It's Time to Say Goodbye to Michel Therrien

Nicholas CaseCorrespondent IDecember 23, 2008

From the start of what could have been a promising season, the Pittsburgh Penguins have had something wrong with them. They didn't play a full 60 minutes of any game.  Inconsistent effort, lack of passion, and sloppy play lead to blown leads or the need to make several miraculous comebacks. Through November, this was fine and dandy because they were getting the bounces that made them look white hot on the record books.

Finally, December came and the other shoe dropped. No more third period come backs. More blown leads. To date, just before Christmas Eve, they are 4-6-1 in the month of November. They are constantly outshot and outperformed. Injuries could be used as an excuse, but with their only wins being against an AHL caliber Islanders team, a slightly better Thrashers team, and a small bit more productive Hurricanes team...their only legit win came against the Devils who were without John Madden, allowing Crosby to run rough shot all over them.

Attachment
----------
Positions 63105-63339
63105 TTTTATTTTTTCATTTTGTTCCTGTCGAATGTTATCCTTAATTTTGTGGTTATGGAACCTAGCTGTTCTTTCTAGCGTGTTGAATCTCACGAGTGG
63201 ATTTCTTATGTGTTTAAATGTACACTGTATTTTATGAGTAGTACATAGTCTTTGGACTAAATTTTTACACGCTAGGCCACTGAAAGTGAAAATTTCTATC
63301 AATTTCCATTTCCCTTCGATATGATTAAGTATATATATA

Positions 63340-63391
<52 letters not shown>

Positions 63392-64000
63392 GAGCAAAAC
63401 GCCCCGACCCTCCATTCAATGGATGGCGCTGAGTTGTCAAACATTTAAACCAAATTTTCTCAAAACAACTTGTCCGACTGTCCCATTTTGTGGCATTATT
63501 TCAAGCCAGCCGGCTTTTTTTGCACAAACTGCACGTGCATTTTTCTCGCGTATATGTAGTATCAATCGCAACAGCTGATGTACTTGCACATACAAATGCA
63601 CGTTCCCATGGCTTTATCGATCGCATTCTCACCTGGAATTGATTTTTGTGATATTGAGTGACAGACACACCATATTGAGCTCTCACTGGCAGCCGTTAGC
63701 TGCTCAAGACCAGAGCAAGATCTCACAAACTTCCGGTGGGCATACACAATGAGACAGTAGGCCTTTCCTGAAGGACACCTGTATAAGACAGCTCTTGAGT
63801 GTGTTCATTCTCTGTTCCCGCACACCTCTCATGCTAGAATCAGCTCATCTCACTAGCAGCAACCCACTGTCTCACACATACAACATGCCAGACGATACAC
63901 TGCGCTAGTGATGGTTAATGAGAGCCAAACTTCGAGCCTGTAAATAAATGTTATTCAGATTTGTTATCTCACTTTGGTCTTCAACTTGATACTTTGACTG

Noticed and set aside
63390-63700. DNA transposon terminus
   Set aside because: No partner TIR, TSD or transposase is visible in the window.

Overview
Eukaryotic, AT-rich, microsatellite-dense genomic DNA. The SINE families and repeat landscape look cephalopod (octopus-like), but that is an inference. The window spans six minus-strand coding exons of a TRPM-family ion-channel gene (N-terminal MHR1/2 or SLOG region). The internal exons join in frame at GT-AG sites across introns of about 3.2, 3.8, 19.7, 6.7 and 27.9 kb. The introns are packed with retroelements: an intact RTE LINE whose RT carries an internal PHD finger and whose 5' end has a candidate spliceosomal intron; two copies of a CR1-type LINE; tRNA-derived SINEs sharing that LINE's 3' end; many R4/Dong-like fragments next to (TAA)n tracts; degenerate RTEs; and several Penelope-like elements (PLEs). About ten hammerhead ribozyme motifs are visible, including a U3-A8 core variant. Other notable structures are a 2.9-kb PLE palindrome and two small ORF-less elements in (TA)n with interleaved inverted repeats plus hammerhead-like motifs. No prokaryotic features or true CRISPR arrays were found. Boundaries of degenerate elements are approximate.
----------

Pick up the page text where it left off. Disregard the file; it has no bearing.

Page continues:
Don't let the excuse of injuries fool you. This team played like this to start the season.  Until one big change is made, they will continue to play this poorly. What is the change?

Show Mike Therrien the door.

The team is not performing or giving effort. He's not motivating them. That means either they've tuned him out or he doesn't care. 

Their system has been broken and has no inclination of any fix. Teams figured out their break out, their offensive zone play, and their d-positioning. There's no variety. It's one system and that's it. Once a coach has it figured out, you can shut down even the two-headed monster.

They have no secondary scoring.  This is a failure of Therrien being able to adjust his system to fit the new players that should be excelling. Fedotenko and Satan should be playing better than this. Janne Pesonen has yet to see a minute of meaningful ice time to judge if he's ready for the NHL or not. The power play is a mess. If not for the two-headed monster of Sid and Malkin, who account for 67 percent of the Pens offense, they'd have nothing.

This team doesn't have success because of the game that's played on any given night.  This team has success because of a player who has a hot 60 minutes. There's no group effort in this model of the Pittsburgh Penguins. It's a bunch of hockey players who are playing pick up and letting the "A" Leaguers do all of the work.

All of this is at the foot of Michel Therrien. He has lost control of his team.

It's time to show him out.